During the past decade, hundreds of studies have been conducted to document the plight of uninsured Americans. The ACP-ASIM white paper, “No Health Insurance: It's Enough to Make You Sick,” analyzes the findings of more than 100 of these studies. “The myth that lacking health insurance is merely an inconvenience and not a health risk is exploded in this paper,” says Addington.
The following are among the paper's conclusions:
Uninsured Americans tend to live sicker and die earlier than insured Americans do.
They are far less likely to have a regular source of care.
They are more likely to delay seeking care, even when ill or injured, and more likely to report unmet medical needs.
They are more likely to forgo annual exams, well-child care visits, prescription drugs, eyeglasses and dental care.
They are more vulnerable to adverse health outcomes.
ACP-ASIM white paper: “No Health Insurance: It's Enough to Make You Sick”
Uninsured Americans tend to live sicker and die earlier than insured Americans. That's the major finding of the white paper “No Health Insurance: It's Enough to Make You Sick,” released in November 1999 by the American College of Physicians-American Society of Internal Medicine (ACP-ASIM). The ACP-ASIM research staff culled through more than 1,000 studies to identify the 100 described in the paper.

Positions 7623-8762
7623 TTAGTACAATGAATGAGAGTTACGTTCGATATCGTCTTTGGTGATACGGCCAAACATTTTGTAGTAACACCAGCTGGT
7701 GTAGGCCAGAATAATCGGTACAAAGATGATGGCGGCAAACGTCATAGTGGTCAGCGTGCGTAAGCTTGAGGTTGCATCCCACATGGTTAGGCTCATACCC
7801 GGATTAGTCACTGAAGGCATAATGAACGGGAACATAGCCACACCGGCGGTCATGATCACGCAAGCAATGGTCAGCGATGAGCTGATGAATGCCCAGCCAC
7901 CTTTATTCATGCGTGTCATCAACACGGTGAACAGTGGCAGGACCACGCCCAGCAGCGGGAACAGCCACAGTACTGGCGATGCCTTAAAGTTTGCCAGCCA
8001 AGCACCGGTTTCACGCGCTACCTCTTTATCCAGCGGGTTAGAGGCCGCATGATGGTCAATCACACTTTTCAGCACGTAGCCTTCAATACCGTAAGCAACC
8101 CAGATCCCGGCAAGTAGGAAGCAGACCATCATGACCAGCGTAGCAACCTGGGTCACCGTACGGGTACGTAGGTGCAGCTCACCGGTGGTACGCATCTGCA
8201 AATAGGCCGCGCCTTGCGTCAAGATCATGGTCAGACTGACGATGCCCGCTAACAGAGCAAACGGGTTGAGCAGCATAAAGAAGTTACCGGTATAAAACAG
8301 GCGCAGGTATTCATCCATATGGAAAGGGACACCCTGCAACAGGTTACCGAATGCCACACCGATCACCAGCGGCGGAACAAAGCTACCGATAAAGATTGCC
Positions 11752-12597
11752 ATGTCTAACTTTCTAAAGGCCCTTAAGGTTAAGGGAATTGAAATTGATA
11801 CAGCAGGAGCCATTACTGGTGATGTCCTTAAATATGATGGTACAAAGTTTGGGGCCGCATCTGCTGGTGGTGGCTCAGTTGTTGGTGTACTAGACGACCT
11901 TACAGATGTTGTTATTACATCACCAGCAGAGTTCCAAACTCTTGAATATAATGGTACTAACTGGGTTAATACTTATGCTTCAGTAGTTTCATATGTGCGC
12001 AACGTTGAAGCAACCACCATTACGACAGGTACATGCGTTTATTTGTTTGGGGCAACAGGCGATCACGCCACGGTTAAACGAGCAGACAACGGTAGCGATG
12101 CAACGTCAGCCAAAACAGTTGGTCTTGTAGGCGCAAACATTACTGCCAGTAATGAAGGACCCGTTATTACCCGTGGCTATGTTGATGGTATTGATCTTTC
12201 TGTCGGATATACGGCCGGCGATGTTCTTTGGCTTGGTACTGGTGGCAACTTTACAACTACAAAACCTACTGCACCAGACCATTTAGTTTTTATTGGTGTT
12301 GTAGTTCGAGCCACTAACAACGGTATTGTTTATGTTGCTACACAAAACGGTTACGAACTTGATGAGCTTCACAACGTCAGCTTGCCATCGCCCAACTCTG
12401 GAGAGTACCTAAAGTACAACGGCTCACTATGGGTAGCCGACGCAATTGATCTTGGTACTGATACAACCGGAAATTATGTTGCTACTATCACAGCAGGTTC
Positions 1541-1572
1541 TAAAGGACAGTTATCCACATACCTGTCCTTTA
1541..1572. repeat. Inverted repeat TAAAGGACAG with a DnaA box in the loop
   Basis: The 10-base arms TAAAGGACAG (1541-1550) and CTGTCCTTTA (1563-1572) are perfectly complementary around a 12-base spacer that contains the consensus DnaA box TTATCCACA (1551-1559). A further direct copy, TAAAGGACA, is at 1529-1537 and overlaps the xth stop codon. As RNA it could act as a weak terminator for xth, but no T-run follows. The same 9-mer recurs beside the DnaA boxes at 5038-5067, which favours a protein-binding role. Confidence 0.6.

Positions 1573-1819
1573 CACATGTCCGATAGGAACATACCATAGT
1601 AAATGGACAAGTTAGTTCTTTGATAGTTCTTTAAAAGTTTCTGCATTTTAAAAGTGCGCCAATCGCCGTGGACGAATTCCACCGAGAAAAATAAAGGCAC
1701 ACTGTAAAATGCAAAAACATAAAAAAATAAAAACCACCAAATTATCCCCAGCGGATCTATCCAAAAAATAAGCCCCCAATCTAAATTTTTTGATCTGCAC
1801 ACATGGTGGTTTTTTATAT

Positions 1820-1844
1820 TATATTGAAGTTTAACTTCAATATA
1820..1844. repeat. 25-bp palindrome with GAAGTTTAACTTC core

The research suggests that insurance is a primary factor in health care access. Uninsured Americans are far less likely than the insured to have a regular source of care or to use preventive services, and they are more likely to delay seeking care and to report that they have not received needed care. The white paper also includes the following findings:
Have a generally higher mortality rate and a specifically higher in-hospital mortality rate;
Are up to four times more likely to require both avoidable hospitalizations and emergency hospital care;
Are less likely to receive follow-up care after hospital discharge;
Are almost five times less likely to obtain prescription drugs.
Are up to 10 times less likely to have a regular source of care;
Are five times more likely to use the emergency room as a regular place of care;
Are twice as likely to have gone without a physician visit during the previous year;
Are up to six times more likely to have gone without needed medical care.
Among the paper's major conclusions
Millions of Americans are unable to receive the care they need, endangering the health and lives of patients, adding costs to the health care system and reducing productivity.
Missed or delayed care may result in unnecessary sickness or death and greater severity of illness.
The uninsured use more expensive treatment for preventive, acute and chronic care because they often obtain medical care in the emergency department rather than in a physician's office. According to the National Center for Health Statistics, nonurgent cases account for more than half of emergency department visits.